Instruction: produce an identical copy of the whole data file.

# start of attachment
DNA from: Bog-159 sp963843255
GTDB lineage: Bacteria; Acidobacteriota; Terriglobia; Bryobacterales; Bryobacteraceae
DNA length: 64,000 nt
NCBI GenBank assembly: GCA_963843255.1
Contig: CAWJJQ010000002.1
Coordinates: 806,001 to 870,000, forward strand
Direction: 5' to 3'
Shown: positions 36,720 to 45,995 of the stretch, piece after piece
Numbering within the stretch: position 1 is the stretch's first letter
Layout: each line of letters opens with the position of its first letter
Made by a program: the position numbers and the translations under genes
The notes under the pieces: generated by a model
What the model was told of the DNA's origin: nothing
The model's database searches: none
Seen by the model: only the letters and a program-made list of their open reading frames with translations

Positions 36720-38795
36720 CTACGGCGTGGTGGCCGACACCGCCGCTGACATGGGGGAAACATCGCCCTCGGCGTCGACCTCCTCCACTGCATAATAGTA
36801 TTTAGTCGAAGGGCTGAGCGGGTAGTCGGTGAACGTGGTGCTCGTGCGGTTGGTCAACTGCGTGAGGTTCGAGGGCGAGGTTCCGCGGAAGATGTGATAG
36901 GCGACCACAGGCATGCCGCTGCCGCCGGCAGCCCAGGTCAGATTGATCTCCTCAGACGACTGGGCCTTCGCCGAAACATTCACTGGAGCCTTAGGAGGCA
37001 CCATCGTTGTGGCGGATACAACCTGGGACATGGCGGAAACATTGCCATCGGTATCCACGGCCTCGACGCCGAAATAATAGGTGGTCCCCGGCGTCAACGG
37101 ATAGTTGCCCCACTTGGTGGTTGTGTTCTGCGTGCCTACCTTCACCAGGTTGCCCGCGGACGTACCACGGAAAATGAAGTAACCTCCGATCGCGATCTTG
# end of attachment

DNA from: Bog-159 sp963843255
GTDB lineage: Bacteria; Acidobacteriota; Terriglobia; Bryobacterales; Bryobacteraceae
DNA length: 64,000 nt
NCBI GenBank assembly: GCA_963843255.1
Contig: CAWJJQ010000002.1
Coordinates: 806,001 to 870,000, forward strand
Direction: 5' to 3'
Shown: positions 36,720 to 45,995 of the stretch, piece after piece
Numbering within the stretch: position 1 is the stretch's first letter
Layout: each line of letters opens with the position of its first letter
Made by a program: the position numbers and the translations under genes
The notes under the pieces: generated by a model
What the model was told of the DNA's origin: nothing
The model's database searches: none
Seen by the model: only the letters and a program-made list of their open reading frames with translations

Positions 36720-38795
36720 CTACGGCGTGGTGGCCGACACCGCCGCTGACATGGGGGAAACATCGCCCTCGGCGTCGACCTCCTCCACTGCATAATAGTA
36801 TTTAGTCGAAGGGCTGAGCGGGTAGTCGGTGAACGTGGTGCTCGTGCGGTTGGTCAACTGCGTGAGGTTCGAGGGCGAGGTTCCGCGGAAGATGTGATAG
36901 GCGACCACAGGCATGCCGCTGCCGCCGGCAGCCCAGGTCAGATTGATCTCCTCAGACGACTGGGCCTTCGCCGAAACATTCACTGGAGCCTTAGGAGGCA
37001 CCATCGTTGTGGCGGATACAACCTGGGACATGGCGGAAACATTGCCATCGGTATCCACGGCCTCGACGCCGAAATAATAGGTGGTCCCCGGCGTCAACGG
37101 ATAGTTGCCCCACTTGGTGGTTGTGTTCTGCGTGCCTACCTTCACCAGGTTGCCCGCGGACGTACCACGGAAAATGAAGTAACCTCCGATCGCGATCTTG